UN Interventions
PDF version [88k]

Forty-second Session
Provisional Agenda Item 3c


Written intervention submitted by the Transnational Radical Party, a non-governmental organization in general consultative status.

1. The Beijing Platform for Action (para. 131) recognizes that foreign occupation, alien domination, and armed and other conflicts are some of the largest impediments to women's enjoyment of their fundamental human rights. Women living under such conditions are far more likely to be victims of arbitrary detention, rape, racial and other discrimination, religious persecution, torture and other cruel, inhuman and degrading treatments. Women and children living under such conditions often become refugees and suffer the harsh consequences of displacement. The Platform for Action (para. 147b) recognizes that the solutions to these problems lie in addressing their root causes.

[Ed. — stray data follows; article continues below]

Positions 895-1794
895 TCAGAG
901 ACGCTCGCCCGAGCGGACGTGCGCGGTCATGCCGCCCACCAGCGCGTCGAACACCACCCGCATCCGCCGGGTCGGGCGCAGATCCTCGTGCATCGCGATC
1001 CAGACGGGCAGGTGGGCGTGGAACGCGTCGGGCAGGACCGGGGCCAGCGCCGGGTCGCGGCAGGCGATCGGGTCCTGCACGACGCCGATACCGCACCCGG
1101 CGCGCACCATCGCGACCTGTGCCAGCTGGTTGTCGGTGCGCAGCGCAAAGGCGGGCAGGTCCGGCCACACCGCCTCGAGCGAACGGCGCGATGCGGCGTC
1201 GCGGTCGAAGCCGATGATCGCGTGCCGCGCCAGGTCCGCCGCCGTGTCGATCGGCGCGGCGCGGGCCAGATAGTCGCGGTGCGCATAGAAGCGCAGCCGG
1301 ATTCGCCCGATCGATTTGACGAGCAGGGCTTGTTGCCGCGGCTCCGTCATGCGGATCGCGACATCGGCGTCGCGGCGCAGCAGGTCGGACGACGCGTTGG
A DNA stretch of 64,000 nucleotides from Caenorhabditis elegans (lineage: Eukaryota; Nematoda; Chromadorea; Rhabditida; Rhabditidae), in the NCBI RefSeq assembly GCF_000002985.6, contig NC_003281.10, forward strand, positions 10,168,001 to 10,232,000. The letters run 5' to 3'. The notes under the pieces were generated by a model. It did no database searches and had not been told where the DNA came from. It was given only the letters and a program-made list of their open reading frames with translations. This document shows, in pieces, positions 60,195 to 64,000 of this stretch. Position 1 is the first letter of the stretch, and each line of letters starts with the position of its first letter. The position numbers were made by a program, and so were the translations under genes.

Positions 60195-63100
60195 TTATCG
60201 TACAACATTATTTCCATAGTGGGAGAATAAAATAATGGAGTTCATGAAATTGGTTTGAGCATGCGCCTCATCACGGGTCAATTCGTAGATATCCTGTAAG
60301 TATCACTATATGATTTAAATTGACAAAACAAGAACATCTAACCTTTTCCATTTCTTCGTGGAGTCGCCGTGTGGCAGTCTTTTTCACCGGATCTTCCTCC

2. Tibet is a case in point. The conflict between the Tibetan people and the Chinese government is in its 49th year. During this period of time and to this date, Tibetans have been subjected to egregious human rights violations. Women, and particularly nuns, have suffered gravely from torture, including gender-specific torture of their genitals and breasts, arbitrary detention, religious persecution and, in the past ten years from forced and coerced abortions and sterilizations.

3. This statement will address the crucial importance of addressing the underlying causes of human rights violations in situations of foreign occupation and armed and other conflict, the need for peaceful conflict resolution mechanisms and for international intervention in such situations.

4. Human rights violations in Tibet have been the subject of General Assembly resolutions in 1959, 1961 and 1965, which called on China to respect the fundamental rights of the Tibetan people, including their human right to self-determination. Similar concern was expressed by the Sub-Commission on the Prevention of Discrimination and Protection of Minorities of the UN Commission on Human Rights in its 1991 resolution on China and Tibet.